People often confuse the severity of an injury with liability. They believe that if someone is badly hurt, that person has a greater chance of winning a personal injury lawsuit. This assumption is especially present in an accident between a pedestrian and a vehicle driver.
This is a false conclusion. Like anyone using the road, pedestrians have a responsibility to follow the rules. No matter how badly they were injured, they could still be responsible for an accident.
In Oklahoma, pedestrians are expected to cross at marked and unmarked crosswalks.
A marked crosswalk uses signals. Whenever you see a “walk/do not walk” signal, you are at a marked crosswalk. Walkers cannot legally cross at a “do not walk” signal. In areas where marked crosswalks are present, pedestrians cannot cross anywhere else.
An unmarked crosswalk is a designated crossing area with no signal. Often, you will find these in residential areas. The sidewalk usually slopes down into the pavement, often having a bumpy or lined texture. There may even be a narrow set of white lines on the pavement, indicating the crossing area. If traffic is clear, walkers may cross here.
If a pedestrian chooses to cross anywhere else, such as going across the street to a neighbor’s house, cars have the right of way.
When pedestrians cross anywhere other than designated crosswalks, drivers have the right of way. However, a driver cannot be willfully negligent of a pedestrian’s safety. Drivers are expected to use common sense around pedestrians. For example, if someone crosses at an inopportune time, drivers can’t speed up or maintain their speed.
A SCENARIO DEMONSTRATING PEDESTRIAN LIABILITY
Let’s imagine an accident between a walker and driver and consider how it could play out in court. A pedestrian in a busy, downtown area carelessly steps out into the street. An equally careless speeding driver collides with the walker, causing serious damage. The pedestrian sues the driver for damages. Considering both were at fault, how will a court handle this case?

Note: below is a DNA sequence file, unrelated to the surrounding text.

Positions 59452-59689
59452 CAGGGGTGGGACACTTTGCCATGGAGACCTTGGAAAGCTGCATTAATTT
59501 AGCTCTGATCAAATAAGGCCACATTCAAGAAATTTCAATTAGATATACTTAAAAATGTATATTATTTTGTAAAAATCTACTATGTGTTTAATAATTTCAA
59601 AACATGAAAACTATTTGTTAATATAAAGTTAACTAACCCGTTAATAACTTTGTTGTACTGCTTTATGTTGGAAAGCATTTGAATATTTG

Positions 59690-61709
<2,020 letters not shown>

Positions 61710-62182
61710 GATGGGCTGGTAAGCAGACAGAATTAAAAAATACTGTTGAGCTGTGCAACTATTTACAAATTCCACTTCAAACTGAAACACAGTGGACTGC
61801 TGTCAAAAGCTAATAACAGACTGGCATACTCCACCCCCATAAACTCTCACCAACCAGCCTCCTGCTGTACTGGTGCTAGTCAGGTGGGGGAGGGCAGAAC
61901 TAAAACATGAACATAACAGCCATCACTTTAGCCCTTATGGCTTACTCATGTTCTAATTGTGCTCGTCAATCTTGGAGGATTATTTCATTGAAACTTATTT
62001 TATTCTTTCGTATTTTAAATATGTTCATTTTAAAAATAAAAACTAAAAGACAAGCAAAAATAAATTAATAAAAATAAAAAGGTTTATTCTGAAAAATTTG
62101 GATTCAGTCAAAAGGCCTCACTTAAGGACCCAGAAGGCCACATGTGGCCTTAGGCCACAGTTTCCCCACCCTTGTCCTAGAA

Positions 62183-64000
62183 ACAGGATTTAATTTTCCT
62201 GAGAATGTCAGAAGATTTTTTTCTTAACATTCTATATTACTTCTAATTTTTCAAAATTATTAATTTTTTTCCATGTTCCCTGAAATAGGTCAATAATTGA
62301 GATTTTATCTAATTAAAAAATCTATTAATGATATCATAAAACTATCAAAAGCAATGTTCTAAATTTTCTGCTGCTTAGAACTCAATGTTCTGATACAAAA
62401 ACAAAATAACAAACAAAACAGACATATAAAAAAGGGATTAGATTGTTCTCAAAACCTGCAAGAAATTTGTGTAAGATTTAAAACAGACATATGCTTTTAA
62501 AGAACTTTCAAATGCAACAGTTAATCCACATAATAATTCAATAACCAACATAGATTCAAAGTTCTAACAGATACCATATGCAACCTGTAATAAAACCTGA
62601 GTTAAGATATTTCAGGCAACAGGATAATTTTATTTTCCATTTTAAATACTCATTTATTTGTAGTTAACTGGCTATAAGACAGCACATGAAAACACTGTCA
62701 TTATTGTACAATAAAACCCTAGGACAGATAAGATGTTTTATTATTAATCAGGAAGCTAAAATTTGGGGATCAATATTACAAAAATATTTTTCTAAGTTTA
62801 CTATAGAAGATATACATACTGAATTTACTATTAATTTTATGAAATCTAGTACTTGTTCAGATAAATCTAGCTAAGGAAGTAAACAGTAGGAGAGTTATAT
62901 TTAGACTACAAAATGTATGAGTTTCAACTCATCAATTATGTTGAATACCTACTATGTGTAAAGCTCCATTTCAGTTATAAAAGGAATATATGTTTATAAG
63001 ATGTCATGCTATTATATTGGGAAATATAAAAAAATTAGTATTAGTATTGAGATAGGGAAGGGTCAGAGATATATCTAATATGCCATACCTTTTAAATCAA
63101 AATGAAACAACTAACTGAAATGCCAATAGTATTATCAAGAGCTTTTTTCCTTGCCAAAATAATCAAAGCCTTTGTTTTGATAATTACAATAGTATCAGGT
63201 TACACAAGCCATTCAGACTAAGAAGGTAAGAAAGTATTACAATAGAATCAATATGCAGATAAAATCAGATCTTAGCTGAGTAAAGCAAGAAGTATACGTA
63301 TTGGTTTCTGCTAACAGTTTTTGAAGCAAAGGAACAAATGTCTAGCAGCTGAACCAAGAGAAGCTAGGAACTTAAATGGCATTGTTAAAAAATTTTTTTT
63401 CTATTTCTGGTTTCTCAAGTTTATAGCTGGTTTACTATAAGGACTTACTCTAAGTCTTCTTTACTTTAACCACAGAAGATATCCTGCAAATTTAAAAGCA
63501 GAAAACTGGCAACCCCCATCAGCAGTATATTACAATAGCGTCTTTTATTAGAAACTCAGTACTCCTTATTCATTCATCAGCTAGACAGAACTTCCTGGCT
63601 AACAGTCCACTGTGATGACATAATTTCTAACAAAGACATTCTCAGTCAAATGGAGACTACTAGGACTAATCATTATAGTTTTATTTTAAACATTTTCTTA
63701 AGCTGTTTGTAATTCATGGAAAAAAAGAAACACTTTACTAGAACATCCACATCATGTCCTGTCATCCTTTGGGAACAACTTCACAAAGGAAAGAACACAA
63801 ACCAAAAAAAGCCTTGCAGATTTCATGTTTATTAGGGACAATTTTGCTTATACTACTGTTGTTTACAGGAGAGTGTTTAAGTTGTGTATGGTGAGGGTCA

Oklahoma civil courts use a model of comparative negligence. Overlooking the facts, they can hold each party partially responsible for an incident. They will assign a percentage of liability, which affects the outcome of the lawsuit.
Perhaps the court holds the driver more responsible since he was speeding, negligent in looking out for walkers. Maybe the court assumes the pedestrian was more responsible since they were jaywalking.
Depending on the percentage of liability, the plaintiff (the pedestrian in this scenario) receives compensation directly related to the defendant’s liability. For instance, if the court holds the driver 60% responsible for the accident, the walker can receive only 60% of the overall damages. If, however, the court gives the walker a liability of 51% or more, this person cannot receive any compensation.
CONSULT AN ATTORNEY
If you’ve been in a pedestrian car accident, whether you are the driver or the walker, speak with an attorney. After reviewing the facts, they can guide you on what to do next. With their experience, a lawyer can sometimes uncover facts that prove you were less responsible for the incident. This could motivate you both to confidently move forward and seek financial justice for your injuries.
For help with pedestrian accidents, contact our office for a free consultation. You can reach us online or call us at 918-492-7674